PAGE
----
Lessons From A Past Church Shooting Ring True Today
Texas is all too familiar with grief after a church shooting. Sunday's gunfire in suburban Fort Worth came two years after the deadliest church shooting in modern history, when 26 people died in Sutherland Springs, Texas. This weekend also revived memories of a shooting two decades ago at a Fort Worth church just 10 miles away.
It was September 1999, when a 47-year-old armed man walked into Fort Worth's Wedgwood Baptist Church. He opened fire killing seven people and wounding seven others before killing himself. Al Meredith, now retired, was senior pastor then. He learned some lessons then that he never wanted to, but may resonate now.
“You know at times like this, you need to be slow to speak and long on listening. Have people feel your feelings. Don't stuff them," Meredith says. "Don't try to tell people what they should feel, what they should think. Feelings just are."
In the 20 years since the Wedgwood shooting, he's seen church and school shootings grow in number and frequency. Meredith said he’s frustrated that churches no longer seem to be the sanctuaries they've been since ancient times.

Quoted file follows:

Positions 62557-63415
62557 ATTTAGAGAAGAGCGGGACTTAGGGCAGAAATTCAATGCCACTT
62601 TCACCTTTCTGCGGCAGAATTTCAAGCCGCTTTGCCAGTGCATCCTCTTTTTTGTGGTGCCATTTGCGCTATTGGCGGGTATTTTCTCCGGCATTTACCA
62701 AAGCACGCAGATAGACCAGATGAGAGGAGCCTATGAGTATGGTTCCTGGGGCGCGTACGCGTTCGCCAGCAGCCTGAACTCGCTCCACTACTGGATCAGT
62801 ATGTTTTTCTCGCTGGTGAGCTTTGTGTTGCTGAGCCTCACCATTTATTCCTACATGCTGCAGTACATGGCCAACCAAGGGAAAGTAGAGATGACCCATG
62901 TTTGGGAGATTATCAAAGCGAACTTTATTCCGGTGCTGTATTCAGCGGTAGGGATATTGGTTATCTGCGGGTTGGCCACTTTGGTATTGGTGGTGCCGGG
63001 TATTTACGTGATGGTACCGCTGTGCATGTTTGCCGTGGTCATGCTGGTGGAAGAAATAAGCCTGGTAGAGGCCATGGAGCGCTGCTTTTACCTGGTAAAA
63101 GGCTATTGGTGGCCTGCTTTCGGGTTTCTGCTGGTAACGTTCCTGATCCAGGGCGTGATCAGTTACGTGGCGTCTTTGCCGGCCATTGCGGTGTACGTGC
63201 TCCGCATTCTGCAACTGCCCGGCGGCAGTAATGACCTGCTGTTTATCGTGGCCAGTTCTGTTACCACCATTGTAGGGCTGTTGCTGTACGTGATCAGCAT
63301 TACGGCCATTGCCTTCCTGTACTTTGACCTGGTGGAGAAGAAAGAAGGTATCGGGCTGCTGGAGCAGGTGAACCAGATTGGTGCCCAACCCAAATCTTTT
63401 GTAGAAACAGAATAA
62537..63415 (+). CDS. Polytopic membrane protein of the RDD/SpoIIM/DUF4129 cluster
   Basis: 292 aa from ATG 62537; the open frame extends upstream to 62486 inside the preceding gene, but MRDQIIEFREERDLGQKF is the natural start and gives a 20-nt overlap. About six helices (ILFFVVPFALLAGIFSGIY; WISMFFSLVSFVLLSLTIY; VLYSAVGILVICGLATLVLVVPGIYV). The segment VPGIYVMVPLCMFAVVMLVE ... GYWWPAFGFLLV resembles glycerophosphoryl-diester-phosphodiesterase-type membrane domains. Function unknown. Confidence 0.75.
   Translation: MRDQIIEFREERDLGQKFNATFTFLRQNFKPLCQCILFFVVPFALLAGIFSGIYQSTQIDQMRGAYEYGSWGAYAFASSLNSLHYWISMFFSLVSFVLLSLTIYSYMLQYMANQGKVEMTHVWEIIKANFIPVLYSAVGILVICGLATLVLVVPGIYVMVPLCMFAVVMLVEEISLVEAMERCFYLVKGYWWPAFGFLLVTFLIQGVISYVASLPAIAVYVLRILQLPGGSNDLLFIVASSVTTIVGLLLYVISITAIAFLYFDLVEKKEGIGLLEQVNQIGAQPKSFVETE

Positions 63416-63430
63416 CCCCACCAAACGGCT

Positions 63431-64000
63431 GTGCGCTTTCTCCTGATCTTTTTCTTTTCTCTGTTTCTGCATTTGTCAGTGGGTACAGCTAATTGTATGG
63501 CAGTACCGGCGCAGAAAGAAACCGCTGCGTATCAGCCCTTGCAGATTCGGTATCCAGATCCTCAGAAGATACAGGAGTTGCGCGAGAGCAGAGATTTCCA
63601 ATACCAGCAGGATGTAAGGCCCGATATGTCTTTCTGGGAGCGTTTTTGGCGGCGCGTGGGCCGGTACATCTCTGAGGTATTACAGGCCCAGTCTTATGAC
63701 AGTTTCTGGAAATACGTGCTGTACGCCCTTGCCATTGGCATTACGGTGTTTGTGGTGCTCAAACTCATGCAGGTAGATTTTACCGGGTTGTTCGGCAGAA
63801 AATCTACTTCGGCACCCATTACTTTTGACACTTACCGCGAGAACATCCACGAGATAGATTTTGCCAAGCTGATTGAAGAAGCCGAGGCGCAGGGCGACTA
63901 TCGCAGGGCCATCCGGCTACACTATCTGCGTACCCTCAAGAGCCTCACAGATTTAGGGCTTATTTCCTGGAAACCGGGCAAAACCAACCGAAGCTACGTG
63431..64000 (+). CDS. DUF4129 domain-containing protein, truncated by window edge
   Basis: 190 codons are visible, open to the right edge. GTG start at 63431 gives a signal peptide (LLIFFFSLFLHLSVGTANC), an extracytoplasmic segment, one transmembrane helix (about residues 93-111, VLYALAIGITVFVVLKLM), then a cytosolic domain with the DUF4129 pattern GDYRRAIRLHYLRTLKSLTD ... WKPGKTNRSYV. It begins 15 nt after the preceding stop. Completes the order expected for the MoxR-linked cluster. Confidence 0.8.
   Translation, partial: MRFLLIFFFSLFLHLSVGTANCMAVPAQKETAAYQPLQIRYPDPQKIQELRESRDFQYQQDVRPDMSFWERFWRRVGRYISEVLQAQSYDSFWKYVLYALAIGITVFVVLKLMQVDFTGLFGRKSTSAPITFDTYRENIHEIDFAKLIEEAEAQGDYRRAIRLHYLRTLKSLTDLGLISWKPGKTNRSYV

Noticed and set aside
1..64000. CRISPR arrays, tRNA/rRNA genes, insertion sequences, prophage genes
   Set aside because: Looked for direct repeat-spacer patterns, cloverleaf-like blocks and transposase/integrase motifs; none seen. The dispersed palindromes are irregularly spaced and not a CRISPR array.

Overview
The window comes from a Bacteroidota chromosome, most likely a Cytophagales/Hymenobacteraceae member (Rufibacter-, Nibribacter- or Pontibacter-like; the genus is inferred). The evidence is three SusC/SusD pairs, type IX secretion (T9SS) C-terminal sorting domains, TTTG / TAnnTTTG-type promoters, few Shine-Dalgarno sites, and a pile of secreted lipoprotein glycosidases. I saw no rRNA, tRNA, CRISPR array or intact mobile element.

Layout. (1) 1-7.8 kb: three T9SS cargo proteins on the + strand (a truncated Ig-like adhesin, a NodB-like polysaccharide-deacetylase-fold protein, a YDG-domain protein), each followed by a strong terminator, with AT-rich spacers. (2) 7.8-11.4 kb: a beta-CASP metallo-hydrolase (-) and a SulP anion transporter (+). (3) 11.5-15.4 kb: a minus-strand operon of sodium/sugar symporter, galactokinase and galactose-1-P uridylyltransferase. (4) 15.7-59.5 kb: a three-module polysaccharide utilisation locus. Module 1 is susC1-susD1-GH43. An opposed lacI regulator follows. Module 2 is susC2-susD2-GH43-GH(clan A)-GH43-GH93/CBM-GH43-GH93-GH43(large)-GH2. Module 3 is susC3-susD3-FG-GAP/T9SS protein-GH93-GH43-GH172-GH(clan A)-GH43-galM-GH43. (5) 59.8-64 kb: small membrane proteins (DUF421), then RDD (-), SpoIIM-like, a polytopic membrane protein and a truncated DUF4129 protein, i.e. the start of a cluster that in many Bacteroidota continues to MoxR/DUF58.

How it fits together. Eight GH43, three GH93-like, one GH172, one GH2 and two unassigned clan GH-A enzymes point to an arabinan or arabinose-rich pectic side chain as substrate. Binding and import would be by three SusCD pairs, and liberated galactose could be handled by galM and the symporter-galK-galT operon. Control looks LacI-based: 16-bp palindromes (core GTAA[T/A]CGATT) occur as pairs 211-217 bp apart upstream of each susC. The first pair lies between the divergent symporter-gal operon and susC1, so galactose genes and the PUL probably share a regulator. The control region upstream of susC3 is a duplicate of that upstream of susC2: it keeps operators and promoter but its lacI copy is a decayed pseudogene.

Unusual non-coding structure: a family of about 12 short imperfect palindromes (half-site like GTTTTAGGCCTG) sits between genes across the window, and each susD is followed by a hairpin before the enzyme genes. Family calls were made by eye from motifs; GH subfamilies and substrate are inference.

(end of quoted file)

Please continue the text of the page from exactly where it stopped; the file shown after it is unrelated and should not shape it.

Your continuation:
"The barbarians, out of superstition or whatever, wouldn’t rush into the sanctuary to kill people because they didn’t want to upset the gods of the Christians. And that's why the word sanctuary became that — it was a safe place away from the violence," Meredith said. "We live in such a barbarian age that we don't even recognize the sanctity of the sanctuary. And violence occurs there and in our schools — places they should not take place, but they do."
Meredith does recognize changes made for safety, liked armed, trained officers in schools and volunteer security in his old church. Sunday, officials praised the armed parishioners in White Settlement for shooting the gunman and probably preventing more bloodshed.
Just before 11 a.m. Sunday, an armed man walked into West Freeway Church of Christ in White Settlement and shot two parishioners. Almost immediately one armed person in the church shot the gunman, as at least half a dozen others pulled out guns. Still, having armed security makes Meredith nervous.
"It could easily become a shootout at the OK Corral," he said. "That’s just the times we live in."
Meredith says he's praying for these times we live in, and for members of West Freeway Church of Christ.
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